How Video Visits Are Enhancing Diabetes Care
Feb 3, 2021
Sutter Health
Black Woman on a Video Visit with her doctor

By Meg Walker

Through video visits, endocrinologists are learning more about a patient’s lifestyle, diet – even loneliness

Doctors are discovering that video visits can actually enhance care for patients with chronic conditions, particularly those with diabetes.

In the wake of the COVID-19 pandemic last spring, some health systems began offering video visits on a large scale. As might be expected, video visits increase convenience for both the doctor and the patients who can speak to a clinician from home. But also important – video visits can add value by giving the physicians more insight about their patient’s medication management, eating habits and lifestyle – all important in controlling diabetes.

“Usually these patients need frequent visits for ongoing care, and having video visits has been really helpful for the education that we do, and to make that ongoing care possible,” said Farnoosh Farrokhi, M.D., an endocrinologist with Sutter East Bay Medical Foundation (SEBMF) in Castro Valley.

Technology is important to help patients with diabetes manage their condition. Patients often use electronic devices to help monitor their sugar levels or deliver insulin. By using software, patients can upload their device information without needing to come to the office, and the doctor can view it online before seeing the patients via video.

Through a video visit, the physician can examine the patient visually, discuss treatment and counsel patients on the best path forward.

“In some ways, depending on the patient, I have found video visits more helpful,” Dr. Farrokhi said. “For example, you can review a patient’s medication better. Sometimes when patients come to the clinic they don’t have their medication with them and they don’t know what medications they take or the dose, but when they are at home they can just grab the bottle and show it to you.”

Video visits can increase access for patients and that has been very helpful, physicians say.

Marcia Peck, M.D., another SEBMF endocrinologist based in Castro Valley, said patients are less likely to cancel their virtual visits because they do not have to leave their house, or make a long commute. That is important especially for patients who live far away or have limited mobility.

“I am able to maintain more continuity with my patients,” Dr. Peck said. “There is more flexibility; if they can’t make the appointment, I will call them and set up a better time.”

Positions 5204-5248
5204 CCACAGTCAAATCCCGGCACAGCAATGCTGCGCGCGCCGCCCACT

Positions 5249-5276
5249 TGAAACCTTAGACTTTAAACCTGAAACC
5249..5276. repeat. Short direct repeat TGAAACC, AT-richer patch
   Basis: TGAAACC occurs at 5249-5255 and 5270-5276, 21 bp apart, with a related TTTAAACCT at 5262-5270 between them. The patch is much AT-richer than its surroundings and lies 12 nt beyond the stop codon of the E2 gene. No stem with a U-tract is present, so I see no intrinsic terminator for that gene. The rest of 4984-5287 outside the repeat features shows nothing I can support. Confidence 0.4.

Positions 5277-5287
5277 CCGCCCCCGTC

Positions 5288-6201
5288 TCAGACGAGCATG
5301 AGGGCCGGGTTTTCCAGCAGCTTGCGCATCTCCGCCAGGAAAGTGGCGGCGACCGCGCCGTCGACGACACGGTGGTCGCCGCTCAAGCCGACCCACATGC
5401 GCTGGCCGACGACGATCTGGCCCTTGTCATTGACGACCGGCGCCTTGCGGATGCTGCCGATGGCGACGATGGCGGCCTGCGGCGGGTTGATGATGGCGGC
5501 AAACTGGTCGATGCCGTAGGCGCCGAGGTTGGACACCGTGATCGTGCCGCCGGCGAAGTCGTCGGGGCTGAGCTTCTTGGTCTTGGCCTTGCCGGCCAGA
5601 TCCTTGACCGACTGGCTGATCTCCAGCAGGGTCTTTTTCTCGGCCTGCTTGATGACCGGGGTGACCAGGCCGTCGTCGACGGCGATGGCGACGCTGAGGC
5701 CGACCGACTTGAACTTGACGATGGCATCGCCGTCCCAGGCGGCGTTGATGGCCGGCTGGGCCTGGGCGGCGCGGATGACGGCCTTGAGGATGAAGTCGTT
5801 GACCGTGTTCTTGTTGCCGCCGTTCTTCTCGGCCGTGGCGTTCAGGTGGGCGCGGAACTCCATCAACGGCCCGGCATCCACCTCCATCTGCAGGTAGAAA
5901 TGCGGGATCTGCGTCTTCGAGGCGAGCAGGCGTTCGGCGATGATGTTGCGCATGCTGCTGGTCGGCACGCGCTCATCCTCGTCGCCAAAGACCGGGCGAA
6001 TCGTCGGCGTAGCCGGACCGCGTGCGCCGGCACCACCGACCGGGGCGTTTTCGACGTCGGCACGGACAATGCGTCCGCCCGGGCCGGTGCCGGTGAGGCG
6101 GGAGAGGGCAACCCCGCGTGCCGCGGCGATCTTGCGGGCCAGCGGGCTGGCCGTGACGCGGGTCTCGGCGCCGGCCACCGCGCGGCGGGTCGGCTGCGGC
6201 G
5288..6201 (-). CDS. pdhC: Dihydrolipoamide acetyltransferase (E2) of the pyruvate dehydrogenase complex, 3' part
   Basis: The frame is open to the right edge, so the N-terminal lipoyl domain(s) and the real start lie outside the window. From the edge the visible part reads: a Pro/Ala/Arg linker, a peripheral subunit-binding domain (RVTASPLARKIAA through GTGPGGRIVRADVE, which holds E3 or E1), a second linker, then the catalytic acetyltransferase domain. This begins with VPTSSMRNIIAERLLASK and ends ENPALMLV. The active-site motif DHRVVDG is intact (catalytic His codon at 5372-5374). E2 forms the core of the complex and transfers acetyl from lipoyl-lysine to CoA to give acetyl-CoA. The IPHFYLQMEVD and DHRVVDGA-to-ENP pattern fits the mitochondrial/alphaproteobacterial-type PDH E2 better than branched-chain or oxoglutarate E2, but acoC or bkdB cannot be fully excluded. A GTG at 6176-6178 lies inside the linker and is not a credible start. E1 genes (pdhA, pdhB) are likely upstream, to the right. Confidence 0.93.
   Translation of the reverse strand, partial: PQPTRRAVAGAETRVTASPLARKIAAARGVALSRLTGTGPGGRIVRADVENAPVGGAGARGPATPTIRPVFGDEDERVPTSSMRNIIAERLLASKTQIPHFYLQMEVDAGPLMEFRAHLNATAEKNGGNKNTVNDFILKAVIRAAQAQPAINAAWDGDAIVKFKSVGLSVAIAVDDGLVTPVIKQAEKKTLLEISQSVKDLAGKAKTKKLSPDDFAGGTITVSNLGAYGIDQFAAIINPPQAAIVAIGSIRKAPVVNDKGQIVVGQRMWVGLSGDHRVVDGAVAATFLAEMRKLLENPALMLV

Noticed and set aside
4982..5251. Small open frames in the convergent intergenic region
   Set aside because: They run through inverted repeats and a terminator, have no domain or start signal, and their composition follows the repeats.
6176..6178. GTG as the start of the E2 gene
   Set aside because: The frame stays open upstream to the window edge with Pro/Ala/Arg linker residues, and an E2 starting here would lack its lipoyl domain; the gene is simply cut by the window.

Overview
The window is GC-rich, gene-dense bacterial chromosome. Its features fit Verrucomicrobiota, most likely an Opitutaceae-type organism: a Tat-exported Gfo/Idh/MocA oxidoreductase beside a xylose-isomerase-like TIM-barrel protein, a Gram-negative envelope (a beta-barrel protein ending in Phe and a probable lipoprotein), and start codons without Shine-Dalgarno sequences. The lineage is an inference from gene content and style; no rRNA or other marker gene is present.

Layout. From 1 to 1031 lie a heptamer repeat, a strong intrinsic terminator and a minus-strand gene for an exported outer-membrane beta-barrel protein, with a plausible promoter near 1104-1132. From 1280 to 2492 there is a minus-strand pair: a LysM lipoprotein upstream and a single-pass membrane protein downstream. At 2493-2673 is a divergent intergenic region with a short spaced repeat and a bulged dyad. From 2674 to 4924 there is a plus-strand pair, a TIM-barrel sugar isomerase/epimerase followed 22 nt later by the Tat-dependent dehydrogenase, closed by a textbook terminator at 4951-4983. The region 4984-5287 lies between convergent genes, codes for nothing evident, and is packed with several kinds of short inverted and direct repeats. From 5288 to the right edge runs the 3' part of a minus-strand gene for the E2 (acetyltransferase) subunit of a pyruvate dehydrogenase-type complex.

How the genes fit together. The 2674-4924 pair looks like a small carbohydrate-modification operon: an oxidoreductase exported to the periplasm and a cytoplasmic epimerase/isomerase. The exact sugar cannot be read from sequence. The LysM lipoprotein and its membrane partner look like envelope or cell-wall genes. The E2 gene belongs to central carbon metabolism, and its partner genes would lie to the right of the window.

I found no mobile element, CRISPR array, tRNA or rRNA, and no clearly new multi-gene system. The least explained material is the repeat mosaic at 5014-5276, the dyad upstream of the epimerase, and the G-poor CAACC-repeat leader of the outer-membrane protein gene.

Patients report appreciating the convenience as well. “I like being able to have a conversation over the video visit” with my doctor, said Castro Valley resident Boris Pecheny. “I like not having to go into the office.”

Pecheny wears a device that allows him to download information about his blood sugar to Dr. Peck.

After she reviews the information Pecheny said Dr. Peck “gives me advice on diet or my medication regime. That’s very important to me. The benefit is having a conversation regularly with my endocrinologist, and she can change the course of treatment, if that is necessary.”

Dr. Peck especially values the insight she can get into her patient’s lifestyle through a video visit.

“I am talking to them at home and I can see their home, and they can show me the specific foods they are eating,” Peck explained. “Do they have a pill box? How are their pills organized? I’m getting a better sense of any barriers they may have to taking their medications.’’

She also often has a chance to speak with other family members, and they can discuss such things as the best diet for a parent or relative or how often to check their blood sugar or the timing of certain medications. She has discovered things about the patient’s diet that need to be changed – like eating cookies or bread that are high in carbohydrates, which can impact a person’s blood sugar level.

“I can suggest an alternative,” Dr. Peck said. “I counsel other family members on how they can help, and they feel more engaged.”

And during this pandemic, virtual visits are even proving to be a good tool for making a long term connection and reducing anxiety and loneliness.

“People are feeling isolated and that’s been challenging,” Dr. Peck said. “With telehealth I can have frequent contact with them, and that has been helpful for patients. I’ve gotten the feedback that you are an important person in their life, somebody they can rely on.”

Read on for more information on scheduling a video visit.


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